Using **hovertool_string**, one can pass a string that can contain arbitrary HTML elements (including divs, images, ...) that is shown when hovering over the geographies (@{column} will be replaced by the value of the column for the element the mouse hovers over, see also Bokeh documentation).

Here, we also used an OSM tile server with watercolor style via **tile_provider_url** and added the attribution via **tile_attribution**.

Another option for interactive *choropleth* maps is the **slider** implementation of *Pandas-Bokeh*. The possible keyword arguments are here:

**slider**: By passing a*list of column names*of the GeoDataFrame, a slider can be used to . This dropdown menu can be used to select the choropleth layer by the user.**slider_range**: Pass a range (or numpy.arange) of numbers object to relate the sliders values with the*slider*columns. By passing range(0,10), the slider will have values [0, 1, 2, ..., 9], when passing numpy.arange(3,5,0.5), the slider will have values [3, 3.5, 4, 4.5].*Default: range(0, len(slider))***slider_name**: Specifies the title of the slider.*Default is an empty string.*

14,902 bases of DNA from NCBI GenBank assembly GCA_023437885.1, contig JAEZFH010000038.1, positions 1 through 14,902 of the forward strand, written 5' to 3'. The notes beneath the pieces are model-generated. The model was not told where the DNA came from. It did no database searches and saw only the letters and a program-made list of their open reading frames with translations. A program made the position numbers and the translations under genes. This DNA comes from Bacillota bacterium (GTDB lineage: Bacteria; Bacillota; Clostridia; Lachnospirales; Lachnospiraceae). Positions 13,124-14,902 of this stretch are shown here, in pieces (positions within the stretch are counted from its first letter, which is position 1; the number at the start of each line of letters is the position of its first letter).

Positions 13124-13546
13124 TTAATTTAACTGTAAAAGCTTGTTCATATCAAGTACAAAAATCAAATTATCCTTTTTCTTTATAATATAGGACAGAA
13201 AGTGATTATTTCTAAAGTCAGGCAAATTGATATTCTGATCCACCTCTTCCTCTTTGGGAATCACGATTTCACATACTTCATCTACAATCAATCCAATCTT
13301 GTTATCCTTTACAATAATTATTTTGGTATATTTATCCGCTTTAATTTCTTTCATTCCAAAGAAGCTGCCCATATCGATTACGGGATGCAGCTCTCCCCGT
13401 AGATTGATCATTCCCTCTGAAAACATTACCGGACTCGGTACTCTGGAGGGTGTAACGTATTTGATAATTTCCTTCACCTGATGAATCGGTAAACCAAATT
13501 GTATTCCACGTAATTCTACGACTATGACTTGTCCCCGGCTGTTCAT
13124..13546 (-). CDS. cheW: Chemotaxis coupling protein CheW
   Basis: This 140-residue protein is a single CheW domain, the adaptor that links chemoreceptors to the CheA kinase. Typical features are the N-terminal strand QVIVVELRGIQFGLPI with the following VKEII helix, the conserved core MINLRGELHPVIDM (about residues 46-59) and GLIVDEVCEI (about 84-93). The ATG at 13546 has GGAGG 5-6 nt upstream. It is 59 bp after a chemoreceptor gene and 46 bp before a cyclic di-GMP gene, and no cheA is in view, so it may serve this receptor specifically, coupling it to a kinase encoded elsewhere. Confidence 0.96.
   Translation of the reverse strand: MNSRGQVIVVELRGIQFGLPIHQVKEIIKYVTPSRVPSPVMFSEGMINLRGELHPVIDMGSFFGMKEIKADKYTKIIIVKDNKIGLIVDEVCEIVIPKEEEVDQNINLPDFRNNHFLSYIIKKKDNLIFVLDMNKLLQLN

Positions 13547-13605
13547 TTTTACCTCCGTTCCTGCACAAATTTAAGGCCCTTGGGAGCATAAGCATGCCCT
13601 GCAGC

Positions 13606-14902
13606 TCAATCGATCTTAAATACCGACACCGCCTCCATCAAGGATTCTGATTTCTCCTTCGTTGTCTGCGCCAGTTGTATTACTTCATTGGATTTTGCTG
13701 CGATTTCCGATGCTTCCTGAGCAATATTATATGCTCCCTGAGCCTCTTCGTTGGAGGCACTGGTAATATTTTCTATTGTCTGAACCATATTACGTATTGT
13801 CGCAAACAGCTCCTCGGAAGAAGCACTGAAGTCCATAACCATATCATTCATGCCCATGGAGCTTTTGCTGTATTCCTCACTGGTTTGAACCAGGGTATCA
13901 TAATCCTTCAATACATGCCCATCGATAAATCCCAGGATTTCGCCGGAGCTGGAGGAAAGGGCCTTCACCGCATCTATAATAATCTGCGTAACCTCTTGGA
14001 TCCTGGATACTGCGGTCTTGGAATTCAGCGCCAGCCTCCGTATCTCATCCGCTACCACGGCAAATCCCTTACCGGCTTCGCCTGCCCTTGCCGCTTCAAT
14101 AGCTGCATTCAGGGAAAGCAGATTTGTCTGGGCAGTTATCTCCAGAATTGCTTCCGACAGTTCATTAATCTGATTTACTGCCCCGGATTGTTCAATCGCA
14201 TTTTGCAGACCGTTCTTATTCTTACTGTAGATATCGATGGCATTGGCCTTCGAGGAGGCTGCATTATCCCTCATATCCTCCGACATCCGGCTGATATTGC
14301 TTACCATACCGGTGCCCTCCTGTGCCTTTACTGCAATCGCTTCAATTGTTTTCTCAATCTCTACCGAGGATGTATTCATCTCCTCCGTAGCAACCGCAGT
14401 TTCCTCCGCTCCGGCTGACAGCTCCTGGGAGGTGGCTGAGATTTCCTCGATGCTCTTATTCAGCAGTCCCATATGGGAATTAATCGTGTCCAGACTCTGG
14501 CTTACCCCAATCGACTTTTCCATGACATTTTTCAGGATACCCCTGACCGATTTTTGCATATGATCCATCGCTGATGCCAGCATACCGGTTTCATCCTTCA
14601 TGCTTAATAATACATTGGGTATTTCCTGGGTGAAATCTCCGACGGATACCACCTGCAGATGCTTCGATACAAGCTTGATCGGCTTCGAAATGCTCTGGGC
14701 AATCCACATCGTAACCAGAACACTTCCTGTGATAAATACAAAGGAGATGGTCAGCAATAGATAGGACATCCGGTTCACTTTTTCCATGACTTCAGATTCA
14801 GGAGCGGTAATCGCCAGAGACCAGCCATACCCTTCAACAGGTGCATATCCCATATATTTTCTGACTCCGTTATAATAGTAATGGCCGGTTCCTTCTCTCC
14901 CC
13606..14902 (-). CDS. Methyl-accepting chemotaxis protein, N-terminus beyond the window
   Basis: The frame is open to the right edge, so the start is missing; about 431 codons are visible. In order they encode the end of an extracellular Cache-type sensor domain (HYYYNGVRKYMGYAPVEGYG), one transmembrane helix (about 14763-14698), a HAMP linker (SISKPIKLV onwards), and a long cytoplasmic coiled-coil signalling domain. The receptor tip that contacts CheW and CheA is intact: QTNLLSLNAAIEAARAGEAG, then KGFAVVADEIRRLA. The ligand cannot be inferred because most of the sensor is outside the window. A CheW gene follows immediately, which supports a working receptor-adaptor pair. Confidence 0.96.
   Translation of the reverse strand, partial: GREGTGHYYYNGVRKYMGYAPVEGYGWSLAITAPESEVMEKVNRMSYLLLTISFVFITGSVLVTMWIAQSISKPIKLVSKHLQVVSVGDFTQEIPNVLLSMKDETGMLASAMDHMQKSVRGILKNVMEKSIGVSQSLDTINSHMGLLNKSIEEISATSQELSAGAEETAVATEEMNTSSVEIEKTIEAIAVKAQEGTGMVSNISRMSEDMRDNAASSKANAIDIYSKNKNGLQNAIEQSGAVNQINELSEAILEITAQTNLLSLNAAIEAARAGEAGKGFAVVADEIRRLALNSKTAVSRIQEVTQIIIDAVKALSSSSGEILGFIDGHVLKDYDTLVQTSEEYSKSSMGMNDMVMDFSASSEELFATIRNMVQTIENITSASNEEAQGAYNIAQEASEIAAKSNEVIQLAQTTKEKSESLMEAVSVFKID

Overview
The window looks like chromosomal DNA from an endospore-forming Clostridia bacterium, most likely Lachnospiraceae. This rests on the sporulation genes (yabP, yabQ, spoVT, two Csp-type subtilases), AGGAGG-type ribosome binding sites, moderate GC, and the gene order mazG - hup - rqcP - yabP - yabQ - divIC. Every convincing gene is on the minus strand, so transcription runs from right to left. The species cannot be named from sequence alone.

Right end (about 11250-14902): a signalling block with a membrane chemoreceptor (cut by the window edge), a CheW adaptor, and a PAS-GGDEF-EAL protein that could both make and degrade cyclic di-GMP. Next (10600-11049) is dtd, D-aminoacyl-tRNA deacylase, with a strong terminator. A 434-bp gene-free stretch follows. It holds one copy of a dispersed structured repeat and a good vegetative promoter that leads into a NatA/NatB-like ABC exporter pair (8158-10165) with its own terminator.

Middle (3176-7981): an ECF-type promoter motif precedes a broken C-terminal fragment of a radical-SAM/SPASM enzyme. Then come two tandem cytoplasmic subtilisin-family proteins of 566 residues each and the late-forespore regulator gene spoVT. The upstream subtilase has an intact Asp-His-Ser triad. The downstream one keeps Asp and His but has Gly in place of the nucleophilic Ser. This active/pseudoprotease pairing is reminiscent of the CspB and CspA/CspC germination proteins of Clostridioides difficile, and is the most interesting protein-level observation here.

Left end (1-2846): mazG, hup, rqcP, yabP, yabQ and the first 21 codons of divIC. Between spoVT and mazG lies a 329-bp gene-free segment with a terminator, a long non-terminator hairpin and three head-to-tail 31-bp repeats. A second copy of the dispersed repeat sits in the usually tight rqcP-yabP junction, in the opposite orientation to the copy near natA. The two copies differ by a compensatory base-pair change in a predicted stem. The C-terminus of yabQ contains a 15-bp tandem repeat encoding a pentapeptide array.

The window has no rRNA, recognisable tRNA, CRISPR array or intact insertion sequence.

This can be used to display the change in population relative to the year 2010:

```
#Calculate change of population relative to 2010:
for i in range(8):
df_states["Delta_Population_201%d"%i] = ((df_states["POPESTIMATE201%d"%i] / df_states["POPESTIMATE2010"]) -1 ) * 100
#Specify slider columns:
slider_columns = ["Delta_Population_201%d"%i for i in range(8)]
#Specify slider-range (Maps "Delta_Population_2010" -> 2010,
# "Delta_Population_2011" -> 2011, ...):
slider_range = range(2010, 2018)
#Make slider plot:
df_states.plot_bokeh(
figsize=(900, 600),
simplify_shapes=5000,
slider=slider_columns,
slider_range=slider_range,
slider_name="Year",
colormap="Inferno",